fiberglass bodywork

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  #1  
Old 05-28-03, 06:31 PM
kidpresentable
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fiberglass bodywork

this is my first post here. awesome place! ok so i've got this front bumper for my car made of fiberglass. not painted, it's an aftermarket bumper that is slightly too large for my car (about an inch on both sides, and the right side sits a bit too high also). how do i go about forming it so that it fits perfectly? i was told by a couple people to use a heat gun to re-heat it, then shape it. that just seemed like a bad idea, but I tried it anyway, and now there are cracks in it also. how do i go about fixing both of these problems? i've searched all over for this information and it seems that nobody want's to let out with the secret.
thanks.
 
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  #2  
Old 05-28-03, 09:53 PM
knuckles
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Would help to know year/make/model.

Also, are you sure the bumper is fiberglass? The only fiberglass bumpers I've ever seen were 'performance' parts intended for street/strip or race cars. These bumpers offer no crash protection whatsoever and are illegal in some states.

Fiberglass can be shaped with a grinder or sander. It can be repaired with fiberglass resin and fiberglass mat or cloth. Hit your local library or bookstore for books on the topic. Any autobody or boat refinishing book should cover the topic in detail.
 
  #3  
Old 05-29-03, 12:15 AM
kidpresentable
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oh yeah. it's one of those acura's (integra, 1994) that all the kids are driving. we wish they were race cars, but they're most of the time just for looks. i'm positive it's fiberglass, almost as positive that it's legal here in california, and pretty aware that if i get into a front end collision, i'm screwed. but it will look cool. anyway, thanks knuckles. i'll hit the books tommorrow, guess i'll have to try the big library as the little one did'nt seem to have anything very helpful. or it could be possible i did'nt know what to look for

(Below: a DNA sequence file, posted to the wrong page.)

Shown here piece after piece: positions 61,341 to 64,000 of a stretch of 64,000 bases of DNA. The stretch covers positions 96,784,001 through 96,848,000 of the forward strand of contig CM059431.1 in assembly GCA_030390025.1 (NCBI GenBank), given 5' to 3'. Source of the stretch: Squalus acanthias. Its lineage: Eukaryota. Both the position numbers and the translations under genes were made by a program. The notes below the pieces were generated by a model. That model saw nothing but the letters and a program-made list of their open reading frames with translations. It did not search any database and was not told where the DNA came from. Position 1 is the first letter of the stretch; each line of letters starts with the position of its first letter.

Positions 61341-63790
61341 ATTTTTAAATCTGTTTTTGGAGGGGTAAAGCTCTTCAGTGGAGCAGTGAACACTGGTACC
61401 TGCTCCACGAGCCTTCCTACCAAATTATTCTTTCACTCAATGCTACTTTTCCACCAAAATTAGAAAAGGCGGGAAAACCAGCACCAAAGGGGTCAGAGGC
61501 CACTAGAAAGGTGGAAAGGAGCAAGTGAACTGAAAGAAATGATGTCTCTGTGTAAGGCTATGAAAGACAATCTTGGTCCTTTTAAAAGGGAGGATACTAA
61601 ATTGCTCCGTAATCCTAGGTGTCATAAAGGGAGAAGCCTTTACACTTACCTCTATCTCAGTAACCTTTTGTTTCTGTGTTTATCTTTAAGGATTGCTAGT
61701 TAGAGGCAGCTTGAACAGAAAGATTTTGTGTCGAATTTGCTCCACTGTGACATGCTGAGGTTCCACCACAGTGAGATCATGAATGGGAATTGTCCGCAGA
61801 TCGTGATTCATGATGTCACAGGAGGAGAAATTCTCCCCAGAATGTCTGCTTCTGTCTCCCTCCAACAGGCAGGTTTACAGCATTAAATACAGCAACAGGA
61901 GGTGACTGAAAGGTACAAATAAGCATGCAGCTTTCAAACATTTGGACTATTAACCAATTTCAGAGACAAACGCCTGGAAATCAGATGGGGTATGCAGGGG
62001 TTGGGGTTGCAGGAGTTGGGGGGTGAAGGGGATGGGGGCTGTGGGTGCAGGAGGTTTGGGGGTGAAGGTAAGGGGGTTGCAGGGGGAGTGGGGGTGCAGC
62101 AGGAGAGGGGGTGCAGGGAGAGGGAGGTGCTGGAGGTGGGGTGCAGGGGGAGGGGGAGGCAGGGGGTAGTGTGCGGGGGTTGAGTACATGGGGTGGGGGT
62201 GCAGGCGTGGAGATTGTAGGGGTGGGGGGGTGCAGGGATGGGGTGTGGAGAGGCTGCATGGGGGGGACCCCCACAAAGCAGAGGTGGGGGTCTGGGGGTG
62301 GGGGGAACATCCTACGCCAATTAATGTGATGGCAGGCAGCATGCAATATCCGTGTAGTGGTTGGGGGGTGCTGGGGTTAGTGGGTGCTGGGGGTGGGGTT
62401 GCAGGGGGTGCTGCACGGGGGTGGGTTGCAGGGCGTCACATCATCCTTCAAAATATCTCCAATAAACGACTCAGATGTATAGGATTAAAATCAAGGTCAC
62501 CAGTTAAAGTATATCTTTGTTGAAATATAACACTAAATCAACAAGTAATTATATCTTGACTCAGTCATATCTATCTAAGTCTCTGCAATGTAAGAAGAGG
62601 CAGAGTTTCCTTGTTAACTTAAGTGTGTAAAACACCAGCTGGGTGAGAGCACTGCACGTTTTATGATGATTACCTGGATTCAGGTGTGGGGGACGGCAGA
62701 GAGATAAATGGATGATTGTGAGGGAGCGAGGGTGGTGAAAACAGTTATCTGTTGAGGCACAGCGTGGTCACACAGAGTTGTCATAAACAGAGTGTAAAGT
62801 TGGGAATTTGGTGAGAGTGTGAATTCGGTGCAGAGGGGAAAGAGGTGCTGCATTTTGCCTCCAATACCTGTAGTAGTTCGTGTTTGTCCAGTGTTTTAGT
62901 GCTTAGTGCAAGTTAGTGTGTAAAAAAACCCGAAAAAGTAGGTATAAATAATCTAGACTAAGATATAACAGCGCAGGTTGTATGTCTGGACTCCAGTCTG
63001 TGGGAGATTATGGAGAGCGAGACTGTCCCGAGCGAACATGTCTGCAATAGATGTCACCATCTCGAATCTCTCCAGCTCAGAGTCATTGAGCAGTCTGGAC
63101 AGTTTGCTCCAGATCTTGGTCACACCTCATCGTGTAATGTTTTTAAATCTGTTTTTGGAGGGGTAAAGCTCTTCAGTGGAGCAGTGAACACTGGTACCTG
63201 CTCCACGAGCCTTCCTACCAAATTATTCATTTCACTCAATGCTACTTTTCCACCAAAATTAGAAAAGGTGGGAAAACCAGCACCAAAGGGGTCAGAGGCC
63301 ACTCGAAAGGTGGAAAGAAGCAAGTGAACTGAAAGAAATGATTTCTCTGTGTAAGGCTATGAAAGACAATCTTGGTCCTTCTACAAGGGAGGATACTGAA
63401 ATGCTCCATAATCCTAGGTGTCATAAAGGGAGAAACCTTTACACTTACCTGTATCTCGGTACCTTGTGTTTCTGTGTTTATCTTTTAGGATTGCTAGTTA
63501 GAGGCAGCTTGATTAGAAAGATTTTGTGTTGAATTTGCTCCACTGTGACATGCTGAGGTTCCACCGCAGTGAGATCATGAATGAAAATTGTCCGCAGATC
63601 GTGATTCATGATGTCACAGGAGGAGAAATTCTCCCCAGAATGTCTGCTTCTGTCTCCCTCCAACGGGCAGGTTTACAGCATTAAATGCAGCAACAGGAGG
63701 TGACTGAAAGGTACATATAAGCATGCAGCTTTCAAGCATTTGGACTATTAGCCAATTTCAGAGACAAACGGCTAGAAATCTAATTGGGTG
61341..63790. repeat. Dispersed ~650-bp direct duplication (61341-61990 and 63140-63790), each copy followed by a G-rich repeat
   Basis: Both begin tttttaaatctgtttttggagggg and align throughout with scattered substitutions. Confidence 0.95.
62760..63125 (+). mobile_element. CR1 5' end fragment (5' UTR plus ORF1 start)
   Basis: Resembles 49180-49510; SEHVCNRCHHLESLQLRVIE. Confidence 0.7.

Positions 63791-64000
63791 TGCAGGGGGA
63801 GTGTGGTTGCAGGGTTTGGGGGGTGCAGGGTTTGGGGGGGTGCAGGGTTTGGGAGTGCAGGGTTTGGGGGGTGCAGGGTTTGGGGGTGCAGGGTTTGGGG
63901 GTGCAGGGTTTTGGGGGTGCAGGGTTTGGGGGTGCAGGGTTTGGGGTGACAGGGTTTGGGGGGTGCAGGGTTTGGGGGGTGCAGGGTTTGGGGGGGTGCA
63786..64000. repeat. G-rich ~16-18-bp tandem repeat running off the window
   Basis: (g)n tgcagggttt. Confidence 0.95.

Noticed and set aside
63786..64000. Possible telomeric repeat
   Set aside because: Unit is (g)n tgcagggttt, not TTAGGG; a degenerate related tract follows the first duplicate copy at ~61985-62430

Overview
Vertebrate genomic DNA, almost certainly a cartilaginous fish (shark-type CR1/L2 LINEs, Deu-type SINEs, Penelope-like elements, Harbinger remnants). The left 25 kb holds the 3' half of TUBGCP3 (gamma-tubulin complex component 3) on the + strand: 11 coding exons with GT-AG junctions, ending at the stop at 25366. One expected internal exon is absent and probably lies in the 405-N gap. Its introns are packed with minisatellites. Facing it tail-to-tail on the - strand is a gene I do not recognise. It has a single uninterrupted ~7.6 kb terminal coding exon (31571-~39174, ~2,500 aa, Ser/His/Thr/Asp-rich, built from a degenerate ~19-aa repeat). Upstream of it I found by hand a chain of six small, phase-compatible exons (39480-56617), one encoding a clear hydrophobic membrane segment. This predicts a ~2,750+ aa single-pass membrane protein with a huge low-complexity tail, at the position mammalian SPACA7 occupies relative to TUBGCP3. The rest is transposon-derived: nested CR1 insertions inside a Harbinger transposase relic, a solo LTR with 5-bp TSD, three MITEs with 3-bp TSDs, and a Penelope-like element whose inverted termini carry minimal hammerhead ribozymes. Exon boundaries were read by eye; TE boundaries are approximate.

#4  
Old 05-29-03, 03:35 AM
Joe_F
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One of "those" cars. LOL.

Fiberglass can be a bear to work with and can be dangerous to your health if you don't use the proper protection and tools when working with it.

As Knuckles said, read up in the library on this one. It takes a lot of time to work with glass successfully.
 
  #5  
Old 05-29-03, 05:53 AM
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Join Date: May 2003
Location: USA
Posts: 171
Originally posted by Joe_F
One of "those" cars. LOL.
Maybe while he's at the library he can brush up on becoming
an organ donor?


Christopher
 
  #6  
Old 05-31-03, 04:03 AM
stingc
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I have a corvette, so I've had some experience with fiberglass (indirectly through others who have damaged their vettes). First, fiberglass bumpers are usually slightly small, not large, in order to get a good fit. You should have returned the part.

Now that you're keeping it, though, I think the heat gun idea is reasonably correct, but it has to be done very carefully. Small cracks can usually be sanded out. Fiberglass work is very difficult and time consuming to get right. You're going to have fun painting it too. That takes a lot more patience than painting metal. It usually comes out bad even from high end paint shops. Sorry I don't have specifics. These are just things I've heard.
 
  #7  
Old 05-31-03, 06:48 AM
Joe_F
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Agreed. Talk to any body shop that does Corvettes or boats as a specialty/expertise.

They will tell you painting fiberglass is a whole other ballgame.
 
  #8  
Old 06-02-03, 01:02 AM
kidpresentable
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thanks again. i did'nt know that fiberglass was difficult to paint. hmmm... the more i look at this the more i realize this is gonna be quite a nice sized project. that's good. any idea what causes the cracks that devlop on fiberglass? my guess would be that it may be due to stress points, or excessive heat. also, anybody know how a heat gun can be used to shape fiberglass?
 
  #9  
Old 06-02-03, 01:17 AM
stingc
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The cracks are due to stress points like you said. The heat causes the material to expand, but it doesn't do it uniformly. It has to give somehow, so it cracks.
 
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